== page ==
“Heritage is our legacy from the past, what we live with today, and what we pass on to future generations” reminds us of the rationale of preserving world heritage and youth’s role in taking an active lead. Whereas the universality of the concept is given per se, it remains often criticised as “elusive and elitist” and barely understood by those outside its orbit. If this is the case, how can we overcome this challenge and bring world heritage to the spectrum of youth and the new generation, who are ultimately tasked with preserving and cherishing it?
En route to Amsterdam, Beemster, Brussels, Brügge, Fontainebleau, and Bordeaux, I am most curious to explore the feelings of youth in and within the concept of a World Heritage city.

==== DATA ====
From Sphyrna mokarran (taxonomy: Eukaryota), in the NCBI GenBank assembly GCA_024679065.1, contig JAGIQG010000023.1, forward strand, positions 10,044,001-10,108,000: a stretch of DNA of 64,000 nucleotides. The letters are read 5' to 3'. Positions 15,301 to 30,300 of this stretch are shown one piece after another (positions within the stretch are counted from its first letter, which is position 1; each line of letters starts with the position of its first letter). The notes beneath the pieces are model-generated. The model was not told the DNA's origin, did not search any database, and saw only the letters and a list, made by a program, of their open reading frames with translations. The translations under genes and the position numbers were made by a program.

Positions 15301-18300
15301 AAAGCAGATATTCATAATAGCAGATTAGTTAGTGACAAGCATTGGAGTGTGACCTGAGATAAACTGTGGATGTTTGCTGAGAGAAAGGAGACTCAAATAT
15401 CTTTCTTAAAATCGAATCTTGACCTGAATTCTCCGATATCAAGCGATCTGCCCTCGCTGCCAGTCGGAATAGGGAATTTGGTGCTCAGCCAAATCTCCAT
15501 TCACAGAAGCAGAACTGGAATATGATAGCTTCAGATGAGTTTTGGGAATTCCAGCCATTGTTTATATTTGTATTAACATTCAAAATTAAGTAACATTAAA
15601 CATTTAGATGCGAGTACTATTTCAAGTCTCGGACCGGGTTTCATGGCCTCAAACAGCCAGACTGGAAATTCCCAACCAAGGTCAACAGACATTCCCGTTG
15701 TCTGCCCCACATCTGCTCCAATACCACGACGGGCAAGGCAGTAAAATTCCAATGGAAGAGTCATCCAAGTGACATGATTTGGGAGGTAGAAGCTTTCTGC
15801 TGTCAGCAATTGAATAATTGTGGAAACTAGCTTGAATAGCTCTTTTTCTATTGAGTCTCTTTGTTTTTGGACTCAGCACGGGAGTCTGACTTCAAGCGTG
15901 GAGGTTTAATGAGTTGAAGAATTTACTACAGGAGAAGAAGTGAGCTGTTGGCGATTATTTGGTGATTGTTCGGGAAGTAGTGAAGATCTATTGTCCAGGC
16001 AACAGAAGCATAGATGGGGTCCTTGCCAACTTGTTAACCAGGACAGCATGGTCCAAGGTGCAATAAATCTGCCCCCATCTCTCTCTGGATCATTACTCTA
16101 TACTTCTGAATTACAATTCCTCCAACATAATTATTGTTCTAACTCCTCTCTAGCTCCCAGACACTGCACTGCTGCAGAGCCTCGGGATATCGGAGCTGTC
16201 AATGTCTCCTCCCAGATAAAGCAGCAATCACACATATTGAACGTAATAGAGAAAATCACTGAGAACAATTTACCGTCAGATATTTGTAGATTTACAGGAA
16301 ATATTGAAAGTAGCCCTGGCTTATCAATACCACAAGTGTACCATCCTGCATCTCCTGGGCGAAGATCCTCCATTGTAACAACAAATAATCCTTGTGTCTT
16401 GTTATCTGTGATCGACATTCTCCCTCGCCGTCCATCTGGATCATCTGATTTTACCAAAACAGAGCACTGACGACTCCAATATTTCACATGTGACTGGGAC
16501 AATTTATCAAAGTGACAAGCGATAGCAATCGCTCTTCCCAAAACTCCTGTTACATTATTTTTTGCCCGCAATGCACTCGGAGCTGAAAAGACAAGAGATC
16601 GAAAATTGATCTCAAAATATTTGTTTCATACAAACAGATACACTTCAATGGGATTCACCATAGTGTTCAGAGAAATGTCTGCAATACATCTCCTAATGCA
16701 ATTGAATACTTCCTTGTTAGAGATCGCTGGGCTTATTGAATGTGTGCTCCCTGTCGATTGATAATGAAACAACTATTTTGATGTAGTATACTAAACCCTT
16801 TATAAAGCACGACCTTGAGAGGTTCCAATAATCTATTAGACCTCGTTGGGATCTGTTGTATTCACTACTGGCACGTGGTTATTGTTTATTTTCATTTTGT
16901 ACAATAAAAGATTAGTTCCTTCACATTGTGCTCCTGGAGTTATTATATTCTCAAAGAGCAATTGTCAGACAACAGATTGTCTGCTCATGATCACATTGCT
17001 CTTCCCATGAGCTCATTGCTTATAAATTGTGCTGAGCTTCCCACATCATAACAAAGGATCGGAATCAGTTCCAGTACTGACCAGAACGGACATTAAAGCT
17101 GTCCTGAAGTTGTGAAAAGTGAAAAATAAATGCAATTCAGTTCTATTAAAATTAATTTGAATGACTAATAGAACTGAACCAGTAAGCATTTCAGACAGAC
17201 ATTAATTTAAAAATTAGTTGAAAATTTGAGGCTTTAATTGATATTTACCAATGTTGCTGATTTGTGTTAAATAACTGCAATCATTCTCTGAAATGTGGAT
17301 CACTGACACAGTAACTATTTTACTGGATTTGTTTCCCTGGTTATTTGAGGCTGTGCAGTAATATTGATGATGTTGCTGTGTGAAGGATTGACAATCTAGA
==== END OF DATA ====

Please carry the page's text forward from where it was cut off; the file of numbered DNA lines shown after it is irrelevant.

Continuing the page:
- What does World Heritage mean for young people? How do young people feel living in a world-heritage city?
- In which ways do youth engage with “World Heritage”? What motivates youth to shape the future of world heritage?
- How can we engage in the preservation and promotion of heritage?
- How can we increase the number of young people engaged?
My name is Lena Eisenreich (24 yo), originally from the heart of Bavaria (Plattling). I have developed my cultural curiosity since I was a child with the dream of travelling to every country in the world and evolving myself in as many cultures as possible. My approach to travel is to see a different country through interacting and becoming friends with locals and listening to their stories. Before visiting the main cities on my route, I had the chance to visit three amazing North African and middle-eastern countries. (Tunisia, Egypt, Lebanon)